BBQ_Chix_Pizza_4_(sm).png Photos: Sodexo
Students at Gonzaga University will soon be able to enjoy Wolfgang Puck Pizza selections like this barbecue chicken pizza.

Sodexo brand program adds Wolfgang Puck, Firehouse Subs

Company’s portfolio swells to over 50, driven recently by client preferences for more regional and niche concepts.

Wolfgang Puck Pizza and Firehouse Subs are the two latest additions to the array of commercial restaurant brands available to university clients from Sodexo. The first Sodexo-operated college location for a Wolfgang Puck outlet will be Gonzaga University, while the company expects to roll out Firehouse Subs to select higher education locations during the 2019-2020 school year.

Other recent brand partnerships Sodexo has forged include Peet’s Coffee, Which Wich Superior Sandwiches, Panera Bread—Sodexo opened the chain’s first contracted location at Rensselaer Polytechnic Institute this past September—and Taylor St. Baristas, a premium transatlantic coffee brand with locations in New York and London. With these additions, Sodexo’s North American commercial restaurant concept portfolio now stands at more than 50.

Sodexo will be placing Firehouse Subs units in select college accounts next school year.

The deal with Taylor St. is exclusive, while some of the others allow the chain to explore relationships with other contract firms. Relationships with self-operated in-house foodservices are generally permitted even under exclusive partnerships “because we don’t want to hinder their growth in those spaces,” explains Don Wood, who heads up national brand partnerships for Sodexo.

Wood notes that Sodexo’s approach to brand partnerships has undergone somewhat of a shift in recent years, from an emphasis on national brands to a mix of national and regional, up-and-coming brands.

“I think we’ve seen both from our clients’ and our guests’ perspective—in universities especially but really across the board—an increased interest in strong regional brands,” he says. “[These are] up-and-coming, high-guest experience [concepts] that are maybe only in a state or two at this point, but have aspirations to grow more.”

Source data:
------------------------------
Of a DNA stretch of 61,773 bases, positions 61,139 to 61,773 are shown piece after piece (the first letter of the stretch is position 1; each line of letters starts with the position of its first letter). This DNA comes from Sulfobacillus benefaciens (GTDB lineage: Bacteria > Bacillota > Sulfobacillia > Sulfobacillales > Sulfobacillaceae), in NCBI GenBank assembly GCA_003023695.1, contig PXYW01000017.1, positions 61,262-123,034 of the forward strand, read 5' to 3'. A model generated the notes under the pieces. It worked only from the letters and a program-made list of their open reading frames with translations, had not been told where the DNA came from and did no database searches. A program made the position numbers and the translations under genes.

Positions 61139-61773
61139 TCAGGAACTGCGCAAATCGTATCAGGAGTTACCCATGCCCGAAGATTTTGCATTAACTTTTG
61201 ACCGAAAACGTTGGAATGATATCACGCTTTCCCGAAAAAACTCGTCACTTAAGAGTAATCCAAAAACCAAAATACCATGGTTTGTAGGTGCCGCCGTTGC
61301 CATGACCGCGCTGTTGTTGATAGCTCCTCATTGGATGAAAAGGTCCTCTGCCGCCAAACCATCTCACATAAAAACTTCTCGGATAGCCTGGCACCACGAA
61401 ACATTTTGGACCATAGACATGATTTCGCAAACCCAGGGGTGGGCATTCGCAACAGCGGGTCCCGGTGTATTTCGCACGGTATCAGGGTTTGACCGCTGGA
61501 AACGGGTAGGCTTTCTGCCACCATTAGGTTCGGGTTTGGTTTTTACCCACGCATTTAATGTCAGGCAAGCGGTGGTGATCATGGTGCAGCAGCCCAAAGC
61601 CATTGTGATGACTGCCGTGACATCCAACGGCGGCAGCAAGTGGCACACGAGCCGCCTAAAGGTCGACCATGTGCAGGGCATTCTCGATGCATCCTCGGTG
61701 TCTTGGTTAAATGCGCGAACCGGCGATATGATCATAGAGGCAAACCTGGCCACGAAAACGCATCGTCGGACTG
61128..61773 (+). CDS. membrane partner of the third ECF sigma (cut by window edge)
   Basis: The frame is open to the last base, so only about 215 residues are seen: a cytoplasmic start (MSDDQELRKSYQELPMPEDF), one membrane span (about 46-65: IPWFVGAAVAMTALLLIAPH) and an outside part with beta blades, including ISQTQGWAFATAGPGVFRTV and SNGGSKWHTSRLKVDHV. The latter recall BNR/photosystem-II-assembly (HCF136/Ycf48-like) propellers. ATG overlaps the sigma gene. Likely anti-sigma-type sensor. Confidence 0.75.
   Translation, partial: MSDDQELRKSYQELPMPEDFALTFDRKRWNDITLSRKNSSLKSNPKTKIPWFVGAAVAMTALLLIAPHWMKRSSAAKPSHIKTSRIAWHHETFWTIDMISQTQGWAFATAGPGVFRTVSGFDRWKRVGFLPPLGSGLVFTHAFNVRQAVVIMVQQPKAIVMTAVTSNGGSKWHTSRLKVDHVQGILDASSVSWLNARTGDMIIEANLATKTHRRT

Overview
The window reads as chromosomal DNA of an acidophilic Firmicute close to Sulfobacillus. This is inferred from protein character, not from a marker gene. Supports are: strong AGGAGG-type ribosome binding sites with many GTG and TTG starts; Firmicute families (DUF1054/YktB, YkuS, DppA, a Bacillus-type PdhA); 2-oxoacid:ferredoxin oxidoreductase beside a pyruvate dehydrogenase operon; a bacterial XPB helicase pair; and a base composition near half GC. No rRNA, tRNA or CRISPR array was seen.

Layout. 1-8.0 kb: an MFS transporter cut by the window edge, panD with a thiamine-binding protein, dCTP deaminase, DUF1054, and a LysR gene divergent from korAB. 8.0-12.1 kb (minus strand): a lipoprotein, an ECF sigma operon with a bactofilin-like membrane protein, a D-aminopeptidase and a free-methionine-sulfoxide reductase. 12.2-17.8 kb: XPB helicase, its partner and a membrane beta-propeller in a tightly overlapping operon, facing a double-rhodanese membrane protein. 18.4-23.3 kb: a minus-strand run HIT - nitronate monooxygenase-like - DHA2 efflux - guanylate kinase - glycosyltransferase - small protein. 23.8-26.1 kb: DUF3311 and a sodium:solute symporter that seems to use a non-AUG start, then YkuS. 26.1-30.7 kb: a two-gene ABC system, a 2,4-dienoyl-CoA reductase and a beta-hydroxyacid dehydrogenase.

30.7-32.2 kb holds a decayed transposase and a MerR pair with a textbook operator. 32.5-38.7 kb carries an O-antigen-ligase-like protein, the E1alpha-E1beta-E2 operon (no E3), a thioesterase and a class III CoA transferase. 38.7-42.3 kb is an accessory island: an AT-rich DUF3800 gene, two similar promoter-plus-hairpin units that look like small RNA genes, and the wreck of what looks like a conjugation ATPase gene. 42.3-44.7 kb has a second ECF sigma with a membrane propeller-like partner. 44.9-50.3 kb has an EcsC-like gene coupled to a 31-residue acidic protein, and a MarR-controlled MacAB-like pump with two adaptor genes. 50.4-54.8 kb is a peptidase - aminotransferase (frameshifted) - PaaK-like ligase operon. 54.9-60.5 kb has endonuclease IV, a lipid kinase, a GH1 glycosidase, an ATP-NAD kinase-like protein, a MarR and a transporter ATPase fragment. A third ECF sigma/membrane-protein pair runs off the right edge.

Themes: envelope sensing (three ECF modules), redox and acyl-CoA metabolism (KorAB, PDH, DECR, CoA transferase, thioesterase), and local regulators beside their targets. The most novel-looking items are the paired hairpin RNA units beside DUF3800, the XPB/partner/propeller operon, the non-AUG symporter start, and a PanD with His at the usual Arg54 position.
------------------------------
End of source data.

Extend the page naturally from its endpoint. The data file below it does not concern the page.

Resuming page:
Current college student preferences aren’t necessarily for higher-end concepts, Wood says, so much as for under-the-radar ones that elicit a sense of discovery. He describes it as “that excitement of finding something that’s new and that you can share with your friends.”

The consequences of consumer preferences for regional and under-the-radar concepts has produced a fragmentation of the brand market that is reflected in how Sodexo categorizes the various concepts in its portfolio.

“When I came to [my] role, we had five overall categories that we slotted all the brands into,” Wood says. “We have now expanded to 13.”

As an example of the fragmentation, he cites “international,” which used to be a single category, but which now has been separated into a number of individual cuisine categories (Mediterranean, Pan-Asian, Southwestern, etc.).

“I think that reflects the broader guest desire for more of those foods,” Wood notes. “Things that 20 years ago were exotic are now commonplace and we want to make sure we’re staying on top of those trends.”

Another new category is “plant-forward/healthy,” a booming niche for new concepts that are riding the broad cultural desire for dishes perceived to be both better for the individual diner and the environment. Category fragmentation is also driven by factors such as value tier (value play, mid-level, premium), service style (build-your-own, fast casual, etc.) and regionality, a growing consideration given the increased emphasis on emerging concepts.

Assisting in the development of emerging concepts and designed as a way for Sodexo to stay ahead of consumer trends is a brand incubation program intended especially for small regional brands. Under this program, promising brands are inked to subcontract deals and placed in a few locations to test their viability, “and then if everything is going strongly, then we’ll look to bring [them] into the portfolio and provide some assistance [to help them] grow in a scalable manner,” Wood explains.

Of course, established brands like Starbucks, Chick-fil-A and Einstein Brothers remain the most widely used by college dining programs in the Sodexo network. Still, Wood notes, “I do think there is a shift there [and] a lot of these up-and-coming brands will be challenging [the established players] in the coming years.”

The brand partnerships are available for deployment by Sodexo-operated dining services in segments beyond just universities. For instance, the company operates a Wolfgang Puck outlet at University Hospitals Case Medical Center in Cleveland.

“Essentially, everything we try to bring in—while not always the case but maybe 99 percent of the time—is intended to be used across segments,” Wood emphasizes.

However, “the college market is definitely the one where a high majority of the brand deployment and sales occur,” concedes Wood. Still, he adds, “we have seen a trend, especially in healthcare, toward more utilization of retail as a differentiator” that might mean a growth of brand presence in that segment going forward.

TAGS: Sodexo
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